Getting Kidnapped by a Korean Cult


Before I left for Korea, I was told by a couple of friends that it was fairly common for younger locals to approach you on the street and try out their English skills with you. So when I was stopped outside our hostel in the Hongdae neighborhood of Seoul by two young girls, I was open to having a conversation.

The hardest thing about talking with someone whose English is a little rough is that sometimes you can’t figure out what the hell they are trying to ask you. You end up focusing a lot on their grammar and the simple meanings of their words instead of understanding their intent. And this is how I ended up following these girls back to their cult temple.

I like to think of myself as a fairly streetwise person, so I was rather upset with myself when I realized I had fallen for a scam. The conversation from our short train ride seemed perfectly normal: The two girls were college students who studied art and design and had the afternoon off, which was why they had invited me back to their studio to see some of their work.

We talked about school, music and the social norms of our cultures. As we neared their studio, the topic switched to miscellaneous bits of information about Korean history, which included some talk of religion. We entered their building and sat down on the floor of a plainly decorated room. It wasn’t until this point that I realized what kind of trap I had fallen into.

Two other young Korean girls entered the room with another white guy. We met eyes as he walked in and saw the “oh shit” look in each other’s faces. Shortly after, in walked two more Koreans with an Australian girl in tow. Little by little, the room began to fill with unsuspecting foreigners who had fallen for the same trick that I had.

Things got a little weird from there. We were all asked to remove our shoes, don robes and bow to a painting on the wall (that we weren’t allowed to make eye contact with). Now I don’t know much about East Asian religions, but I knew enough to be able to tell this wasn’t something most traditional Koreans do.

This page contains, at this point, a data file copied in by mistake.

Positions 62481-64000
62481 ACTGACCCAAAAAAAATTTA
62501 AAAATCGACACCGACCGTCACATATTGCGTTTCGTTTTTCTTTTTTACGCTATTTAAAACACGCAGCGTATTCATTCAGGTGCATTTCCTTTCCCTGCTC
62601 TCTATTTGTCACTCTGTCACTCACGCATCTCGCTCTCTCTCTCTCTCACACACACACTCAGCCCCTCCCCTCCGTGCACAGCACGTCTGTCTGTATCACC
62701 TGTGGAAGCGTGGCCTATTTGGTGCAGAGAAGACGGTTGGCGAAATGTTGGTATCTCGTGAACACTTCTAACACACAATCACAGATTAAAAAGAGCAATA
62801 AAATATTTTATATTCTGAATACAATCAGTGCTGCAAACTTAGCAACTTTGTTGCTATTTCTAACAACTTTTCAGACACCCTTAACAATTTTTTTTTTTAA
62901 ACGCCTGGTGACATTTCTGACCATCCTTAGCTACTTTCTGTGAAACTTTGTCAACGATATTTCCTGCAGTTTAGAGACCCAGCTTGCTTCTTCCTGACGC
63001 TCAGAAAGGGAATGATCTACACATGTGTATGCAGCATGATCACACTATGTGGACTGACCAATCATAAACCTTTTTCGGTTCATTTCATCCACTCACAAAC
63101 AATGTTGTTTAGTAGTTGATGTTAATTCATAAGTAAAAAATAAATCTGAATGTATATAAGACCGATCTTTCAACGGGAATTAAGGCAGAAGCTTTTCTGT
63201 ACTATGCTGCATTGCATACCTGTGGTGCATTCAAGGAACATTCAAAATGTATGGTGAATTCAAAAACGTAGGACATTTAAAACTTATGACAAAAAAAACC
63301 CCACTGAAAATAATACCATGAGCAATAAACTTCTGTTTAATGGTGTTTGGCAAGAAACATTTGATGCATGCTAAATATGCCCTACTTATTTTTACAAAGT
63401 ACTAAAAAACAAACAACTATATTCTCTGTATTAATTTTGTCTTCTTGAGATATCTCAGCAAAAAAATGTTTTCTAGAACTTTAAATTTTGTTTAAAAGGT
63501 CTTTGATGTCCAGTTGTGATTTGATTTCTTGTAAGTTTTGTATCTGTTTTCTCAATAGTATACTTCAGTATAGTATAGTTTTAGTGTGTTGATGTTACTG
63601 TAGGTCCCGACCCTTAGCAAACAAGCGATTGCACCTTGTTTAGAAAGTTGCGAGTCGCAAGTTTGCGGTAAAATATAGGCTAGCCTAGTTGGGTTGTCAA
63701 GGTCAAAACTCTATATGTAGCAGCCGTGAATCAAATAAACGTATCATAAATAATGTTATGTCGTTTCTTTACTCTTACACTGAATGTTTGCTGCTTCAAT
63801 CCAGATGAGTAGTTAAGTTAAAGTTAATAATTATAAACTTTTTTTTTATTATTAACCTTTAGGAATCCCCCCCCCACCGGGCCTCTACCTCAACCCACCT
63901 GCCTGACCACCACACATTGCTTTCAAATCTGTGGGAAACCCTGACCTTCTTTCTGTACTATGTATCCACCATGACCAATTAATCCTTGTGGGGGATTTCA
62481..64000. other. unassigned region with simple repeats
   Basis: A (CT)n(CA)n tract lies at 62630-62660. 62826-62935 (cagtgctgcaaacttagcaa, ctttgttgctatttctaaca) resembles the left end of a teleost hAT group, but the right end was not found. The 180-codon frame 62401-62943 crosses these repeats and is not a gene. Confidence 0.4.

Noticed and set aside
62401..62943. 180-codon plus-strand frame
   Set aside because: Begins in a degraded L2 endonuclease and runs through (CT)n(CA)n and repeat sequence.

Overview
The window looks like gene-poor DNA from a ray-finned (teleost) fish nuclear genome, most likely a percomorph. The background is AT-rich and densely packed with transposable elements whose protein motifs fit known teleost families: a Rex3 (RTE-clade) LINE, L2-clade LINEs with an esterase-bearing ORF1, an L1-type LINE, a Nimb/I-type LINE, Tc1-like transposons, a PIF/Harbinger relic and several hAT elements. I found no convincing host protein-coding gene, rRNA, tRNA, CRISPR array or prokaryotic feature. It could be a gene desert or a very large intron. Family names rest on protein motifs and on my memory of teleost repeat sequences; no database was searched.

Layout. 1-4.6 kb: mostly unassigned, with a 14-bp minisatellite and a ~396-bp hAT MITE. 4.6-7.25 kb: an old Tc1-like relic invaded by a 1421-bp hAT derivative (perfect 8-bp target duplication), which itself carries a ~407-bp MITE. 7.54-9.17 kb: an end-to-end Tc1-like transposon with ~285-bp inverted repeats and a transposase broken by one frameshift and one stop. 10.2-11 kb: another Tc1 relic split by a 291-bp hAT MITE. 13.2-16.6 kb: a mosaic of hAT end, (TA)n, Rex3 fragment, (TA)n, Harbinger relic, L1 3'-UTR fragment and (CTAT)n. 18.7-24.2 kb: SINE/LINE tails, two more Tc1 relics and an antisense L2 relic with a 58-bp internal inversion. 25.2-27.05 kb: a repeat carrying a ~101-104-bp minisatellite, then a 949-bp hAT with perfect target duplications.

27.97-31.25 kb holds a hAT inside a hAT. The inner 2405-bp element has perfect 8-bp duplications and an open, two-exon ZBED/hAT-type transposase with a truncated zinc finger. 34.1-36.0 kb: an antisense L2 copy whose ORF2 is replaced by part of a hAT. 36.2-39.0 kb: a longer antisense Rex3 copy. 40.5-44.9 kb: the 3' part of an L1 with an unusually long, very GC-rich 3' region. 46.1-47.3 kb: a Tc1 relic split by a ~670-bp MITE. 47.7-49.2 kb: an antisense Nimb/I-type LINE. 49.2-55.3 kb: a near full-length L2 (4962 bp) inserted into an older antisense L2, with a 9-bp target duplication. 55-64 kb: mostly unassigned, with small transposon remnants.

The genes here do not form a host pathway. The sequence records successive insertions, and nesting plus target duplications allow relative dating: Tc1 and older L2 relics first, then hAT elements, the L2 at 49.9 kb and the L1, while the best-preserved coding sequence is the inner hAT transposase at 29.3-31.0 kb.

My first instinct was to get the hell out of there, but they had taken my shoes, so as long as things didn’t get dangerous, I decided I was going to stick this thing out until there was an appropriate exit. The ceremony ended, and my hosts asked if I wanted a picture in my robe. I thought this might make for a good story, so I figured why not.

Afterwards, they broke out a table and began to bring food into the room. My shoes were still being held hostage, so I really had no choice but to participate in the feast. My hosts asked what I thought of the ceremony, and I decided that it was probably in my best interest if I turned the tables and pretended I didn’t know what they were asking me in my own language.

The conversation began to wind down, and I told them that I had to meet my friends back in Hongdae. They seemed reluctant to let me go, but understood and returned my shoes. Before I left, they gave me a brief aside about the safety of the souls of my ancestors. If I did not volunteer my time or donate to the temple, then my ancestor’s spirits would be trapped in purgatory.

That sounded pretty awful, and I didn’t want to take any chances, so I gave them 2,000 won, about $2. They also said that if I told anyone about the ceremony then the same thing would happen, so in hindsight I guess I wasted a couple of bucks.

As far as cult experiences in Korea go, mine wasn’t half bad. I got some free food and learned an important travel lesson without getting into serious trouble. The next day I learned that it’s common for similar situations to happen in Seoul, but instead of getting fed you just get robbed in an alleyway. I probably won’t be accepting any more offers of going home with any locals in my remaining time in Korea.

By Ian Baldessari